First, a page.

When diamonds are mixed into a phenolic resin, they sit in a little pocket of the resin. When the glass contacts the diamond, the diamond "rolls" around in that little pocket. So instead of a deep aggressive scratch on your glass, the resin based diamond gives a smoother, almost buffing scratch to your glass. This is why you can use a 325 grit diamond in a resin based material and the surface will come out more like an 800 grit surface and very easy to polish from.

    The biggest mistake people make is trying to use a resin based diamond tool for rough work. It may work initially, but because the diamond is held in a small pocket of resin, the harder you grind with it, the faster the resin will wear down and the diamond will fall out of their pockets reducing the life of the tool.

  • Pumice and Cerium

    It comes down to the clarity of the polish and the grade of the polishing media.

    The best way to chemically polish your glass is with cerium oxide. Cerium is a rare earth element that is mined from the earth. It's a naturally occurring element that you can find listed in the periodic chart. Cerium is used in a number of industries from filtering water to blocking X-rays. It also works amazingly well as a polishing media for glass. Used with water to make a slurry, cerium can achieve an optical polish on your glass surfaces. How quickly the cerium polishes your glass is dependant on a few factors like the purity of the cerium (i.e. how much percentage of pure cerium is in the mixture) and the particle size of the powder. The higher the cerium content, the faster it will polish the glass. The finer the particle size, the better the clarity of the polish as well.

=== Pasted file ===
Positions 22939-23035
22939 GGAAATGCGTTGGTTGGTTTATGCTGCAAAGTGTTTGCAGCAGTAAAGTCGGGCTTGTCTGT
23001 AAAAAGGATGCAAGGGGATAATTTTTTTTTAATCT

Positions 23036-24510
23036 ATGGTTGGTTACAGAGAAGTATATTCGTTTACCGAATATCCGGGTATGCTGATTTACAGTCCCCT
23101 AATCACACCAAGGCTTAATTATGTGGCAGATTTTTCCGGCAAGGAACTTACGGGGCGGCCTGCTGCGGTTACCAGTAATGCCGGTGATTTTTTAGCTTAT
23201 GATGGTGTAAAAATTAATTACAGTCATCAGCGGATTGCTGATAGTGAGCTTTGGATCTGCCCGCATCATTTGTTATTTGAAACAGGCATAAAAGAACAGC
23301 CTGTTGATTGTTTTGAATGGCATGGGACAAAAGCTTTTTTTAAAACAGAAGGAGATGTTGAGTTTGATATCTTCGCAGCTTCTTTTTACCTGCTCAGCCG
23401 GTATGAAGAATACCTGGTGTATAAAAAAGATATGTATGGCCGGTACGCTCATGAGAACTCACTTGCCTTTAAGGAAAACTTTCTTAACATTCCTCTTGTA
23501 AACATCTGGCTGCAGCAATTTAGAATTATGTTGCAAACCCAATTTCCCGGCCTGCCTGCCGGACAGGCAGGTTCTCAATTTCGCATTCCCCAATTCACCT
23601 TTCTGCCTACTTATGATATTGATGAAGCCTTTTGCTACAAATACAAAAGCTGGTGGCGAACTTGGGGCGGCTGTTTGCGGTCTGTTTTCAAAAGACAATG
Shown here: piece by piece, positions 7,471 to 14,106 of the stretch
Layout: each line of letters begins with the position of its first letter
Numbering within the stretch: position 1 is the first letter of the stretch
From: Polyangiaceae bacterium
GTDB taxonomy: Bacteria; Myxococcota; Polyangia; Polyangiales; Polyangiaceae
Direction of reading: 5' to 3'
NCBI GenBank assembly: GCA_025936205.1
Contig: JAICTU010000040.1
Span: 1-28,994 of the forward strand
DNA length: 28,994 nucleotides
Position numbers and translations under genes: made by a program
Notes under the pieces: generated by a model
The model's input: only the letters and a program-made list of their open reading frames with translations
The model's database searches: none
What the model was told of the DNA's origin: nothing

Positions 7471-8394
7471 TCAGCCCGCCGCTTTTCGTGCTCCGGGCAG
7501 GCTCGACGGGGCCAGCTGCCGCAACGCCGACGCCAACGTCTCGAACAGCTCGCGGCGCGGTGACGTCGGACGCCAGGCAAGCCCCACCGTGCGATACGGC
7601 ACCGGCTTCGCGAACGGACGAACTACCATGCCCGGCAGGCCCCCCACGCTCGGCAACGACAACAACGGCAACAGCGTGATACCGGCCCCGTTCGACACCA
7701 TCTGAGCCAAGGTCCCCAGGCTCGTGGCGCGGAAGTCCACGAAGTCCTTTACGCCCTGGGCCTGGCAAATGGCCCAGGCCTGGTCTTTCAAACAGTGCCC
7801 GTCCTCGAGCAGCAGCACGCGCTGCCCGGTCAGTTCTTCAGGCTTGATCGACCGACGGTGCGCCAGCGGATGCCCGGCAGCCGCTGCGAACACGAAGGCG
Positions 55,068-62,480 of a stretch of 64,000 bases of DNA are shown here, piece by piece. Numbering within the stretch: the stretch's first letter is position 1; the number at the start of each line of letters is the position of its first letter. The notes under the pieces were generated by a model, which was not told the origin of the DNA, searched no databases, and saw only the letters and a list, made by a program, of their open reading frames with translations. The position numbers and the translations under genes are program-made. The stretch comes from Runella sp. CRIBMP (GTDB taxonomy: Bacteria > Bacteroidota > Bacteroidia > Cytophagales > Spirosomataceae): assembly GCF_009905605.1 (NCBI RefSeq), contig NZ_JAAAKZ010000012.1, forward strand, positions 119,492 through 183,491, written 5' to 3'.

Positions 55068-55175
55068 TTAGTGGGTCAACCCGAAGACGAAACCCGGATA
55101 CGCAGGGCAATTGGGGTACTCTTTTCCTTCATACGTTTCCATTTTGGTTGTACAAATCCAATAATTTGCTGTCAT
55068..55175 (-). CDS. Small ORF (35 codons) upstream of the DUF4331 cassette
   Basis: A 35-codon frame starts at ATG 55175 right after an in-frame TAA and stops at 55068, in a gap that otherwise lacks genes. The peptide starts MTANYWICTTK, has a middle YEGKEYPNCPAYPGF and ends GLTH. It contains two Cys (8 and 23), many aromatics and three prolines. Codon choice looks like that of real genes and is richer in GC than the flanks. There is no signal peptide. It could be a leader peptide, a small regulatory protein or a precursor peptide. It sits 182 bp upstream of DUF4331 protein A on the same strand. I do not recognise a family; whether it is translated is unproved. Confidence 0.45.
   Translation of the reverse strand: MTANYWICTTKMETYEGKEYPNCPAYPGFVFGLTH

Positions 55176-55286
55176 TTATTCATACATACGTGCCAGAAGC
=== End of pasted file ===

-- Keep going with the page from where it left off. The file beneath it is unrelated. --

Currently, 95% of all the cerium in the world is exported from China. China, in the last few years, have instituted an export quota on cerium making it harder and harder to find in the open market. This has driven the price of cerium up almost 8 times the price it was only two years ago.

    One way to extend the viability of the cerium you have is to use another polishing media called pumice. Pumice is also a very fine particle size material that works like a polish on your glass. You won't achieve an optical like finish on your glass with pumice, but it will give what many refer to as a "dirty polish" to your glass. For many pieces that just need a quick polish on the bottom of the piece, pumice can suffice as your polish. You can also use pumice on the surface of your glass, then move to cerium for a final polish and reduce the amount of cerium it takes to polish and the amount of time it takes to achieve that polish.

  • Experience

    We work with virtually all the tools we sell.

    The people who work here at His Glassworks aren't just a bunch of desk jockeys. We actually use virtually all the tools we offer. With some employees having 20 years or more of experience coldworking glass, you can be sure of getting the best possible advice on your tools and techniques. We don't sell you a tool and abandon you. With our online video tutorials and our FAQ section, we try to educate and inform you before and after the sale.

    Unlike many places that make tools and have no idea what they are used for or how they are used or what they will do to your glass, we extensively test our tools and learn what works and doesn't work for various types of projects and situations. We can help you make an informed decision on which tools will work best for your process and which tools might cause you grief. We're available 5 days a week for any of your problems and concerns.

Popular Misconceptions Regarding Low-Cost Diamond Disks

More diamonds are better.

A higher concentration of diamonds on a disk does not make it more efficient, it just means your disk will slow down faster.

"Why," you say? Well, let's imagine the tread on your tires. They're uneven and have a broken surface for a reason; to grab the road and create traction. In the same way, diamond disks need to have room between the diamonds in order to run efficiently. The more diamonds on the disk, the more solid the surface area will be and the the more the diamonds will end up supporting the glass rather than grinding it.